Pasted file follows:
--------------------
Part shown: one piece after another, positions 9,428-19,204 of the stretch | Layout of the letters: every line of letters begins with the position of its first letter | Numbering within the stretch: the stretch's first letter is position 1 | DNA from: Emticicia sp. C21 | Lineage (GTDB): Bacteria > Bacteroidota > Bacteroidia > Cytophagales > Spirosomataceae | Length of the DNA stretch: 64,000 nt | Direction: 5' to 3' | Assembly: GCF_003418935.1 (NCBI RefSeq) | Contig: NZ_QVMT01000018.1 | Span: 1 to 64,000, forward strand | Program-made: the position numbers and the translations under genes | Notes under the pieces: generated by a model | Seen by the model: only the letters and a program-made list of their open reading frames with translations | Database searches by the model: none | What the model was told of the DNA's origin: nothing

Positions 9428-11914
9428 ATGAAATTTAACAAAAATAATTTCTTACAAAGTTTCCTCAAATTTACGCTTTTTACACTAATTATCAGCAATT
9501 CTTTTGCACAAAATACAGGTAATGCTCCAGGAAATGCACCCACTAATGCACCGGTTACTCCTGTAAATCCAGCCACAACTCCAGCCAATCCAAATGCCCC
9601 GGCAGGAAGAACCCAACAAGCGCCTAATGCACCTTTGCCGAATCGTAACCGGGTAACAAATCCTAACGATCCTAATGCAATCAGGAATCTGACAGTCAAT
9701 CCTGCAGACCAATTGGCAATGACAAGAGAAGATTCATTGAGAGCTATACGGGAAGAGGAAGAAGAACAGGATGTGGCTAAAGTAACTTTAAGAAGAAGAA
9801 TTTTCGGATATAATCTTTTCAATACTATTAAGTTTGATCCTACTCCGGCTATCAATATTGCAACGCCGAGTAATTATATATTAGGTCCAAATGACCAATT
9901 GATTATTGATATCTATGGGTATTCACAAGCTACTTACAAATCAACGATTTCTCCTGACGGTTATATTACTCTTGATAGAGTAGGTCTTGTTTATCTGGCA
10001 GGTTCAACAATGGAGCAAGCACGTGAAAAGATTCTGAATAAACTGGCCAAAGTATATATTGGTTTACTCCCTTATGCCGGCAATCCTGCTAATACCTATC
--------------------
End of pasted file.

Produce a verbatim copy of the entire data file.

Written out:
Part shown: one piece after another, positions 9,428-19,204 of the stretch | Layout of the letters: every line of letters begins with the position of its first letter | Numbering within the stretch: the stretch's first letter is position 1 | DNA from: Emticicia sp. C21 | Lineage (GTDB): Bacteria > Bacteroidota > Bacteroidia > Cytophagales > Spirosomataceae | Length of the DNA stretch: 64,000 nt | Direction: 5' to 3' | Assembly: GCF_003418935.1 (NCBI RefSeq) | Contig: NZ_QVMT01000018.1 | Span: 1 to 64,000, forward strand | Program-made: the position numbers and the translations under genes | Notes under the pieces: generated by a model | Seen by the model: only the letters and a program-made list of their open reading frames with translations | Database searches by the model: none | What the model was told of the DNA's origin: nothing

Positions 9428-11914
9428 ATGAAATTTAACAAAAATAATTTCTTACAAAGTTTCCTCAAATTTACGCTTTTTACACTAATTATCAGCAATT
9501 CTTTTGCACAAAATACAGGTAATGCTCCAGGAAATGCACCCACTAATGCACCGGTTACTCCTGTAAATCCAGCCACAACTCCAGCCAATCCAAATGCCCC
9601 GGCAGGAAGAACCCAACAAGCGCCTAATGCACCTTTGCCGAATCGTAACCGGGTAACAAATCCTAACGATCCTAATGCAATCAGGAATCTGACAGTCAAT
9701 CCTGCAGACCAATTGGCAATGACAAGAGAAGATTCATTGAGAGCTATACGGGAAGAGGAAGAAGAACAGGATGTGGCTAAAGTAACTTTAAGAAGAAGAA
9801 TTTTCGGATATAATCTTTTCAATACTATTAAGTTTGATCCTACTCCGGCTATCAATATTGCAACGCCGAGTAATTATATATTAGGTCCAAATGACCAATT
9901 GATTATTGATATCTATGGGTATTCACAAGCTACTTACAAATCAACGATTTCTCCTGACGGTTATATTACTCTTGATAGAGTAGGTCTTGTTTATCTGGCA
10001 GGTTCAACAATGGAGCAAGCACGTGAAAAGATTCTGAATAAACTGGCCAAAGTATATATTGGTTTACTCCCTTATGCCGGCAATCCTGCTAATACCTATC